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updated: 11/11/2013 10:38 AM

Geneva considers revising downtown plan for riverside housing

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The Geneva City Council will discuss whether to stick by its Downtown/Station Area Master Plan, which calls for multifamily housing to be developed on the Fox River south of the former Mill Race Inn, at its committee of the whole meeting Monday.

The council meets at 7 tonight at city hall, 22 S. First St.

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The plan called for putting in multifamily housing there as a way to get more people living in the downtown, as well as possibly provide housing for senior citizens. But the owners of two empty lots, currently zoned for single-family homes, have asked the city to remove the "multifamily" designation from the plan. According to a memo from the city's community development department, they believe the multifamily designation is hindering the sale of the lots. Neighbors also testified, at a meeting in May, that they don't want multifamily housing along the river in that area.

The plan commission has recommended retaining the single-family designation and revising the Downtown/Station Area Master Plan.

The memo is in the packet for the meeting, available at geneva.il.us/AgendaCenter/ViewFile/Agenda/11112013-136.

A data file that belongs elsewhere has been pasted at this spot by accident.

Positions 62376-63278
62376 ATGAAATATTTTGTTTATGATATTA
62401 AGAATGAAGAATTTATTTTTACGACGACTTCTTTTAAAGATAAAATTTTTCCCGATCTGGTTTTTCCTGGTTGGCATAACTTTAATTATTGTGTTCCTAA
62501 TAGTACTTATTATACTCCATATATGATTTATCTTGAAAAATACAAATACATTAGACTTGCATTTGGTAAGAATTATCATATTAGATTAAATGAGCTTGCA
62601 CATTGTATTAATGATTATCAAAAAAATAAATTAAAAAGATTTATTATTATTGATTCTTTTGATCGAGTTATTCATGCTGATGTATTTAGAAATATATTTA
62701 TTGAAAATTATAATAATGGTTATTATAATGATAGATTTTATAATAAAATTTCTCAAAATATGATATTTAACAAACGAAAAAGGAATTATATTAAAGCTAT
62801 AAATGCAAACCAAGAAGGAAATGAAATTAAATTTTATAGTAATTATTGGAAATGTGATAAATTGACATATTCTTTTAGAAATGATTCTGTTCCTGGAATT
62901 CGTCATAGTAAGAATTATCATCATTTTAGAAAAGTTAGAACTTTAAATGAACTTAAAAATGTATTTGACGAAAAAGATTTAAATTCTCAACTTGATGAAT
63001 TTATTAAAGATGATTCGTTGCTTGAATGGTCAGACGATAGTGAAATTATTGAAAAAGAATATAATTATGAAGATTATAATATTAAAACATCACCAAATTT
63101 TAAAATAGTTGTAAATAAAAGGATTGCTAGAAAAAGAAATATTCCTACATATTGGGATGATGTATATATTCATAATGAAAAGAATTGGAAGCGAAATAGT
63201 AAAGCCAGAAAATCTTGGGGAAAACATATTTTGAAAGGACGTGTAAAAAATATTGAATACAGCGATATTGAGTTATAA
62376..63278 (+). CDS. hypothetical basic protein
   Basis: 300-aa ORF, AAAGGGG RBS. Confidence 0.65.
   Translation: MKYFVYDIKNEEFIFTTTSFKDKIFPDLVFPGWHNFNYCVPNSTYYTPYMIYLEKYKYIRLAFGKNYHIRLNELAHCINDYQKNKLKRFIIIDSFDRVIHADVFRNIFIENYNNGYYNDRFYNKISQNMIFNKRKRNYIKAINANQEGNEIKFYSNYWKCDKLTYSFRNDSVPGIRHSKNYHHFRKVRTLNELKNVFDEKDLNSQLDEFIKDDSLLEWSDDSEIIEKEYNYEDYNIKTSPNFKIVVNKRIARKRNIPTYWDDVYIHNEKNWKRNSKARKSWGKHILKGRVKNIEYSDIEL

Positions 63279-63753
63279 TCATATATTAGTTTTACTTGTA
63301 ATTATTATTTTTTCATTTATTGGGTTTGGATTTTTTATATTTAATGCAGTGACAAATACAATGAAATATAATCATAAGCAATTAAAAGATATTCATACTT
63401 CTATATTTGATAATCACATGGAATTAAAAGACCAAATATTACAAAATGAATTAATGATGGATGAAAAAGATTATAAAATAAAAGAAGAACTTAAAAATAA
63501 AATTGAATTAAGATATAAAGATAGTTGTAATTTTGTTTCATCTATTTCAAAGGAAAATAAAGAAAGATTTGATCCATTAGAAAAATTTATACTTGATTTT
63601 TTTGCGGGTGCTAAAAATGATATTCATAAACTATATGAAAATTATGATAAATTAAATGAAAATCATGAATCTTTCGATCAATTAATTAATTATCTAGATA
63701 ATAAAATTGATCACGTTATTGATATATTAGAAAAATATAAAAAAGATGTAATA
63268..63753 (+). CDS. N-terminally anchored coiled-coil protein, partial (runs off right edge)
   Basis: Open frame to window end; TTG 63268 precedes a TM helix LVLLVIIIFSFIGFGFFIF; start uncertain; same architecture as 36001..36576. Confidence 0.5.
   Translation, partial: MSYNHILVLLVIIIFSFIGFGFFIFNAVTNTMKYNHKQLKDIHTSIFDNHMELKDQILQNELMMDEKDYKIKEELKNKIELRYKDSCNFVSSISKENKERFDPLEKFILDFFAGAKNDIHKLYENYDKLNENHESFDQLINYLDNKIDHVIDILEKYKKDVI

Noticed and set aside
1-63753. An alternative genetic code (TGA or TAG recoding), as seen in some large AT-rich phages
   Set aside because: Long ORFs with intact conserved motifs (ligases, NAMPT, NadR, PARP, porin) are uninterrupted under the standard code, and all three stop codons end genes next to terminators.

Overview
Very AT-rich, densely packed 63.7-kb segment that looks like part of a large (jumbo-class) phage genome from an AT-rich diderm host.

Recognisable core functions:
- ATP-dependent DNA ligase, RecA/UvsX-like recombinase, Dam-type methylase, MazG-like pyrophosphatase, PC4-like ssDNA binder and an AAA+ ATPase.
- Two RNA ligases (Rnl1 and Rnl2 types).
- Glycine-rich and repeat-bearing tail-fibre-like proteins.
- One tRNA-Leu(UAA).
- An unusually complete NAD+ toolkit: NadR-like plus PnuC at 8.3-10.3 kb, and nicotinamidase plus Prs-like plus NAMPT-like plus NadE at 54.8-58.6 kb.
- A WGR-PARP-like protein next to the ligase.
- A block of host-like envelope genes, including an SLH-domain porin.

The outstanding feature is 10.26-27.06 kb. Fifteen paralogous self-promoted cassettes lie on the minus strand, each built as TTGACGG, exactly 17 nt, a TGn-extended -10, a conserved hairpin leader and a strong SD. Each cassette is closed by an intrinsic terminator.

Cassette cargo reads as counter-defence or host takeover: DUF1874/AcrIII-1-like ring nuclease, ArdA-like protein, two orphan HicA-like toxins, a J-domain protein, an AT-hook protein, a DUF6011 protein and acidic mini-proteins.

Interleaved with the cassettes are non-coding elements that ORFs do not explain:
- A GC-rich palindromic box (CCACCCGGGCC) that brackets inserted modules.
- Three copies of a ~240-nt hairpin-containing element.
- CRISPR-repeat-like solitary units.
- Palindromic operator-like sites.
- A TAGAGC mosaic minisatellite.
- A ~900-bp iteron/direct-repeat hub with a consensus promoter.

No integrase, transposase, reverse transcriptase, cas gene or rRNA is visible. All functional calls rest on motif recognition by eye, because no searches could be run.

The council will also discuss a proposal from Convergence Energy of Wisconsin to set up a pilot solar energy electricity generation program with the city.

Convergence Energy proposes to install a 650-panel solar energy collection system near the Geneva Gas Generation Facility off Averill Road. It wants a 25-year contract with the city, wherein the city would pay 13 cents per kilowatt-hour for electricity from the panels. Convergence Energy estimates the panels would provide enough electricity to power 18 to 24 households.

Convergence Energy would pay for the panels and installation.

In May, the city council rejected a $370,000 plan for the city to install solar panels out at the Prairie Green Preserve off Peck Road, even though the state had agreed to pay $245,000 of the cost. Some aldermen felt the panels would be an unsightly addition to the preserve, and one aldermen said the state, in its current poor fiscal condition, had no business making such a grant.

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